Back in 2006, writer Mark Millar and artist Steve McNiven teamed up for Civil War, an epic seven part event series which took over pretty much every single Marvel Comics title as Earth’s Mightiest Heroes went to war with each other over the Superhuman Registration Act. For years, fans hoped the story might be adapted for the big screen, and that’s now happening with next year’s Captain America: Civil War.
It’s unclear just how faithful to the source material the movie is going to be, but surprisingly, Millar has pointed out that there’s one key moment he’s ok with being left out, and that’s when Spider-Man unmasked to the world.
“People remember that because it was such a good stunt. It’s a seven-issue series, which is 150 pages or something, and Spider-Man appears it it for three pages, one of which is a splash. It was such a tiny part of it. To be honest, it was just a way of boosting up our sales. We were just sitting there thinking, what can we do with Spider-Man for three pages? And that worked.”
That’s a fair point, and it’s actually a moment which wouldn’t really work in Captain America: Civil War because we’re only just meeting the 15 year old Peter Parker at the start of his career as Spider-Man. The Kick-Ass creator went on to explain that the story also doesn’t really need to focus on secret identities because the main conflict comes from heroes being forced to register with the government, and went on to explain how important it is for Marvel to ensure that neither Captain America nor Iron Man end up being vilified.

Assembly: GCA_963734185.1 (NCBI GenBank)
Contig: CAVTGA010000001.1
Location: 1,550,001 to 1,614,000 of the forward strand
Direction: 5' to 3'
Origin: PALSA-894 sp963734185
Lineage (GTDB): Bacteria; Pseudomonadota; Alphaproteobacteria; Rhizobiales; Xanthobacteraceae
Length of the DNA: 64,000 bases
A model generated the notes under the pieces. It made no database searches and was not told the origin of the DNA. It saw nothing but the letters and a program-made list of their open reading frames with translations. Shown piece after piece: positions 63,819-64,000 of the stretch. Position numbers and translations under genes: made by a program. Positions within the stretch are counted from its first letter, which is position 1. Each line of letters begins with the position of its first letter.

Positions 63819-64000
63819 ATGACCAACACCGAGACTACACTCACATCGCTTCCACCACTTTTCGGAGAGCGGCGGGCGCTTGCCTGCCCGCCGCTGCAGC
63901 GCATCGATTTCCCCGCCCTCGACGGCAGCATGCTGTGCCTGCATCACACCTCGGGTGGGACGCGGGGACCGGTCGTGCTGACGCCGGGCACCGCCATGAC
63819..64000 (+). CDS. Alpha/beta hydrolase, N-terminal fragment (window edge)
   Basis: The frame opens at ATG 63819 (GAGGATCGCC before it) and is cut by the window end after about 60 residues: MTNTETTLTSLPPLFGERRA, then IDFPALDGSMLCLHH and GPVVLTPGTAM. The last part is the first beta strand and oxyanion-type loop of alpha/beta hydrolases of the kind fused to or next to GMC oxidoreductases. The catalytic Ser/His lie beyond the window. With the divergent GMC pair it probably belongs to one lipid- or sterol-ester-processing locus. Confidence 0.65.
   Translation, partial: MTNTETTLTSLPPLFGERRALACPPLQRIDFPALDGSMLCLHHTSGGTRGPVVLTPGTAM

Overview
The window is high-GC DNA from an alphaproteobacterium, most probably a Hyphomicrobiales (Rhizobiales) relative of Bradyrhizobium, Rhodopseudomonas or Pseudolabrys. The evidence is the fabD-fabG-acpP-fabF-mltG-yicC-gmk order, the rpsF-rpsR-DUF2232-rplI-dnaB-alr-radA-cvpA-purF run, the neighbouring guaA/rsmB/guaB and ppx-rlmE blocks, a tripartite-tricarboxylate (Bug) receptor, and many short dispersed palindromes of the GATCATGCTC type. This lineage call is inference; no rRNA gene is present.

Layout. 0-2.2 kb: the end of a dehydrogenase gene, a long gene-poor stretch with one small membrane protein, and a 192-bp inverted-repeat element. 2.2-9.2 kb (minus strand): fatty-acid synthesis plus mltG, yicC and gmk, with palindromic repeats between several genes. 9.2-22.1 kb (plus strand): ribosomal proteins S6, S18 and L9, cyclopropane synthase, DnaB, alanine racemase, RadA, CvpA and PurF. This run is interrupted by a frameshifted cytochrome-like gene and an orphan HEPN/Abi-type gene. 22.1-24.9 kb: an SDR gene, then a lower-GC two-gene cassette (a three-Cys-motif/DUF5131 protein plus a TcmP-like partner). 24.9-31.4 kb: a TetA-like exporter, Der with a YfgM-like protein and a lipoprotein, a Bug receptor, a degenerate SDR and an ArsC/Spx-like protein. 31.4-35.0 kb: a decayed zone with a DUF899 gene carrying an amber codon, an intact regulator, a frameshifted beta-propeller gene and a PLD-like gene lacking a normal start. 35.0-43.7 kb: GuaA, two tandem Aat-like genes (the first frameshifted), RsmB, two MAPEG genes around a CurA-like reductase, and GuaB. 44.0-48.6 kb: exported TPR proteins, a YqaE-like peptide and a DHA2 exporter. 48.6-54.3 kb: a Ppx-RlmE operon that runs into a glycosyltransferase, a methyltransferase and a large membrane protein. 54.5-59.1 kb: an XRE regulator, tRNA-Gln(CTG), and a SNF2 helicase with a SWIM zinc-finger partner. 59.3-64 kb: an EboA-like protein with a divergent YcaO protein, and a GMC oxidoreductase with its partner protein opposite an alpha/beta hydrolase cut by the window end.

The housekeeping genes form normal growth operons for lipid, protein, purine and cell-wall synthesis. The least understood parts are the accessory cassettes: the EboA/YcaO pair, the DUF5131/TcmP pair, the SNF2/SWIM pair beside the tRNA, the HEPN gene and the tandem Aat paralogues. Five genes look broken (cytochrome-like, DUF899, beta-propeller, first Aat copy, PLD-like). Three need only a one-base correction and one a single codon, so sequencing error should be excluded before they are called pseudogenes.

“What it’s about is Iron Man feels anybody who is walking around with a nuclear reactor on their back or whatever should be under government control of some kind. They should be maybe working for the government the same way cops work for local government. And it’s sensible when you think about it. It totally makes sense. You have a license, you make sure this guy is okay, you make sure he doesn’t have a criminal record and all this kind of stuff.
And it’s sensible but Captain America’s against it because he comes from a simpler time and he feels superheroes should be autonomous and not be involved in politics. It’s an ideological argument between the two, and that’s all that matters. That’s what Civil War is — it’s Iron Man vs. Captain America, and they’re both right, they’re both good guys. Because the moment you demonize one of them, then the story loses its power. You’ve got to like both of these guys, they’re both correct, and that’s why guys we like go to either side with them.”
Fans are inevitably going to end up choosing sides, but the writer is no doubt spot on with what he’s saying here. Do you agree with Millar’s comments about Captain America: Civil War though? Let us know in the comments section.